For many wildlife recording purposes, not just lepidoptera, the Watsonian (botanical) Vice-County number is often required. Most of present-day Gloucestershire is in one of two vice-counties: VC33 (East Gloucestershire) and VC34 (West Gloucestershire). As a result of various administrative boundary changes since the VC boundary system was defined, there are several areas of VC33 or VC34 outside the present-day counties of Gloucestershire and South Gloucestershire, and there are also several areas of other adjacent vice-counties within Glos. or South Glos.
Some years ago for my own recording purposes I obtained digitised VC boundary data from the National Biodiversity Network (NBN), and for use whilst out recording I converted the VC33 & VC34 boundaries to GPS tracks which are displayed on the map page of my Garmin Etrex Vista HCx GPS. Under the Ordnance Survey Open Data Licence, these files can now be made available for others to download from this web page.
The number of VC33 & 34 boundary points in the NBN data was too large for the track storage capacity of my GPS, so the points were sampled in a way which ensured that all the omitted points were within 4 metres of the resulting tracks. This brought the total number of points below 8,000, enabling the boundaries to be converted to a total of 16 track files each with at most 500 points, the maximum for a single track stored for display purposes.
The resulting boundary grid reference points were converted to latitude & longitude values for GPS track purposes using the algorithms published on the Ordnance Survey website (including datum conversion). I used a relatively simple algorithm suitable for applications with an accuracy of 5 metres or more.
The resulting sets of latitude & longitude pairs were formatted as simulated .gpx track files, based on the format of a track file recorded by the GPS. The 16 track files were loaded into the GPS using its interface software, and display options were selected so that the VC boundaries appear prominently on the map page display. In spite of the potential lack of precise accuracy (an error of up to 4m + 5m + the accuracy of the GPS measurement at the time) the actual boundary is usually easy to determine using the GPS whilst out recording in places where it follows field boundaries, streams, roadsides etc. The GPS display is particularly useful near Sapperton and in Hailey Wood where the VC33/34 boundary follows the underground route of the disused canal tunnel!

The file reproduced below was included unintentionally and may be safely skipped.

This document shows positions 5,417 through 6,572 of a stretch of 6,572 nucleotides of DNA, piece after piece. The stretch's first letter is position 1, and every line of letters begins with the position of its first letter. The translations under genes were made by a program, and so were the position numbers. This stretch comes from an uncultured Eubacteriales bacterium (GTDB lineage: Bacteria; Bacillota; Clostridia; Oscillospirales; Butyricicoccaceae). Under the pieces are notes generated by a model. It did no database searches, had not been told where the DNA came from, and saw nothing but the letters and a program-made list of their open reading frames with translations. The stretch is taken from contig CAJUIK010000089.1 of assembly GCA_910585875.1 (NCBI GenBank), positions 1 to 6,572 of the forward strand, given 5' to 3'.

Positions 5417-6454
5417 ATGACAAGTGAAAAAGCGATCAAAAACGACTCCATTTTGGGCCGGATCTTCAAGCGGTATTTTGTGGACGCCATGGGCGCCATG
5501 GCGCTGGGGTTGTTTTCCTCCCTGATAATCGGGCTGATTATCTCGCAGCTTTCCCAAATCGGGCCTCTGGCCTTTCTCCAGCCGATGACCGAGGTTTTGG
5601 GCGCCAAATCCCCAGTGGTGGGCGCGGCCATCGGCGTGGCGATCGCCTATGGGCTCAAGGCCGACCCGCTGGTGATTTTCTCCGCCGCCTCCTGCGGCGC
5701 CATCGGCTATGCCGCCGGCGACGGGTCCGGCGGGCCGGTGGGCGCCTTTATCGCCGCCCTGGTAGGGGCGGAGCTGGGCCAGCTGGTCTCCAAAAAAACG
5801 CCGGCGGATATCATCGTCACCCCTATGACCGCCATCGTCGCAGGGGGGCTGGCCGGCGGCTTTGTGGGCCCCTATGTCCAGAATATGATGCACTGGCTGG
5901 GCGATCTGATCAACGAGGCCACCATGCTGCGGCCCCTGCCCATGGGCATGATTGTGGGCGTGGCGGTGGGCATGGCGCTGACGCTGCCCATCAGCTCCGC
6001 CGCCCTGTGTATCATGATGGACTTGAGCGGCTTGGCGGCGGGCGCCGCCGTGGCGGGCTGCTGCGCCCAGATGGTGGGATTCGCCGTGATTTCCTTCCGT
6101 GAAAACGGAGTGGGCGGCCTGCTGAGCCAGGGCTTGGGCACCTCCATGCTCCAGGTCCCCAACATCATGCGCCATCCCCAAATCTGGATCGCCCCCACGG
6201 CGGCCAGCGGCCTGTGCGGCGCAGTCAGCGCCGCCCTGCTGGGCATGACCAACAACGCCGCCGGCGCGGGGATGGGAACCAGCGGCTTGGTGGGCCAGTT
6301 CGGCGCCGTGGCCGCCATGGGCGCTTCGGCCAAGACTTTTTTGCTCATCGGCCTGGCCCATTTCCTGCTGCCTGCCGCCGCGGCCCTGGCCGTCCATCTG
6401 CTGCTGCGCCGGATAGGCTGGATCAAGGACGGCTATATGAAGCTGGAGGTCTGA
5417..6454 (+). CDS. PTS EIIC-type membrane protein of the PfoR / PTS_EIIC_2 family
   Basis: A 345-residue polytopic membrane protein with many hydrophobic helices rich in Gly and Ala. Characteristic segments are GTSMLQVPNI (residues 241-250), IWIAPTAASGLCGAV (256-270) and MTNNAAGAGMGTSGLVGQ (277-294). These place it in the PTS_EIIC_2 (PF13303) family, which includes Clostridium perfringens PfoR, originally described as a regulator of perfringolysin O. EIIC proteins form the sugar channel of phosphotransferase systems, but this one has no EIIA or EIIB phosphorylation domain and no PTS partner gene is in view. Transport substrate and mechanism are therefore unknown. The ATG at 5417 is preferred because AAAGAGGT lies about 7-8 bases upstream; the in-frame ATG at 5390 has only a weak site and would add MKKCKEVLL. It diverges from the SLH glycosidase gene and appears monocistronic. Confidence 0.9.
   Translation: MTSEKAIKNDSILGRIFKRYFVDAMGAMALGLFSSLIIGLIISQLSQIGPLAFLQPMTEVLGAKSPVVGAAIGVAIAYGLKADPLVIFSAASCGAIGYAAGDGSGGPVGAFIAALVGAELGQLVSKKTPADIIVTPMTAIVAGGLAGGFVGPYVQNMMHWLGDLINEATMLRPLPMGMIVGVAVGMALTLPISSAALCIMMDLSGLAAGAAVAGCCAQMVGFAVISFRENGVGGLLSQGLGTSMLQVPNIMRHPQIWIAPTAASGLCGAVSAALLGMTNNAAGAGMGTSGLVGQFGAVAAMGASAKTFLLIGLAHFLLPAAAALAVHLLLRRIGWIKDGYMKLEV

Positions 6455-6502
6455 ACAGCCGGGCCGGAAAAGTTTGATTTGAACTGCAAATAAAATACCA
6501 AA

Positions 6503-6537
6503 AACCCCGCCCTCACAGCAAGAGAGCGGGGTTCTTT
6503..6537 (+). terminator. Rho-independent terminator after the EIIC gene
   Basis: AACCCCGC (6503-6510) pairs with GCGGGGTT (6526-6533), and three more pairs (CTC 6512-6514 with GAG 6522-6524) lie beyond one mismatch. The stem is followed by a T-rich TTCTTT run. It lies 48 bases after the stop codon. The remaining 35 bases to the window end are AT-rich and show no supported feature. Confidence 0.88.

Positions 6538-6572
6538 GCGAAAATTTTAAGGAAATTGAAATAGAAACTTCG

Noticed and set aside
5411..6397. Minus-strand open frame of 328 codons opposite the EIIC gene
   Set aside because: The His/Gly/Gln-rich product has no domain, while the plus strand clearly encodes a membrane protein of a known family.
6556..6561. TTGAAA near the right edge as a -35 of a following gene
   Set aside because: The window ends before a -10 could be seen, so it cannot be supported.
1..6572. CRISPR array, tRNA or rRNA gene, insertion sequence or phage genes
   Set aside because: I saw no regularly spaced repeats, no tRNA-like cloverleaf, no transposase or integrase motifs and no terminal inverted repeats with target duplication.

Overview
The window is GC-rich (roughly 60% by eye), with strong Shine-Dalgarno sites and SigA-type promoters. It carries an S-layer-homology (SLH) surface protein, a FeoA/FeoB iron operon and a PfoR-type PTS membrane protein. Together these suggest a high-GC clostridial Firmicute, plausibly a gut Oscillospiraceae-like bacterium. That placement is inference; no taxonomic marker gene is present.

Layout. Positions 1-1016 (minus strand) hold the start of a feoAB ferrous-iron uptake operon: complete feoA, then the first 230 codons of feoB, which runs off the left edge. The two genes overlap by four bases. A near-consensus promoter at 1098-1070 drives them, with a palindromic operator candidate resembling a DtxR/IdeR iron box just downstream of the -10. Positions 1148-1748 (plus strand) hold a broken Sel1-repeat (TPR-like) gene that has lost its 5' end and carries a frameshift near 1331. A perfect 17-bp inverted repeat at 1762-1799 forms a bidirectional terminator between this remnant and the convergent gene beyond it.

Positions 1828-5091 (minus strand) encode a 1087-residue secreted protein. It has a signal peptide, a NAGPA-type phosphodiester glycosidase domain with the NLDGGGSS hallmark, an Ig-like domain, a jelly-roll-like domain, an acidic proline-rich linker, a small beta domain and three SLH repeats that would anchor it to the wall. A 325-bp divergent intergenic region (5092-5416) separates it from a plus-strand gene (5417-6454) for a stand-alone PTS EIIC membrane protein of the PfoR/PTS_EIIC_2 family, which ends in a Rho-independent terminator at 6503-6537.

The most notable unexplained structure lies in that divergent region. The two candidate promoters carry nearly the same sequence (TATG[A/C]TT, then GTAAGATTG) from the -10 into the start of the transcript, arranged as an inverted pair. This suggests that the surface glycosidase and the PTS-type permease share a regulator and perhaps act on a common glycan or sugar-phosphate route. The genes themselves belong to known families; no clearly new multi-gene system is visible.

To download each file, right click on its link below and select Save Target As. The 10 files with names starting VC33 collectively contain the complete boundary for VC33, and the 6 files with names starting VC34-33 contain the VC34 boundary except for its boundary with VC33. The download might change the file type in the name from .gpx to .xml. If this happens, rename the files to .gpx. Alternatively you can download all 16 files in the zipped folder VC33_34.zip.
These track files were derived from digitised VC boundary data obtained from the NBN
The Watsonian Vice County Boundaries can be used within the terms of the OS Open Data Licence.
This can be found on the OS website (www.ordnancesurvey.co.uk/oswebsite/docs/licences/os-opendata-licence.pdf).
Contains Ordnance Survey data © Crown copyright and database rights reserved JNCC 100017955 (2003).
Disclaimer: These files are provided without any warranty of fitness for purpose. By downloading them you accept that any use you make of them is entirely at your own risk. They have been tested and used by me in one Garmin Vista HCx GPS.
Individual track files:
Zipped folder containing the 16 files:
Page created 26 November 2012 by Guy Meredith. Last revised 27 November 2012
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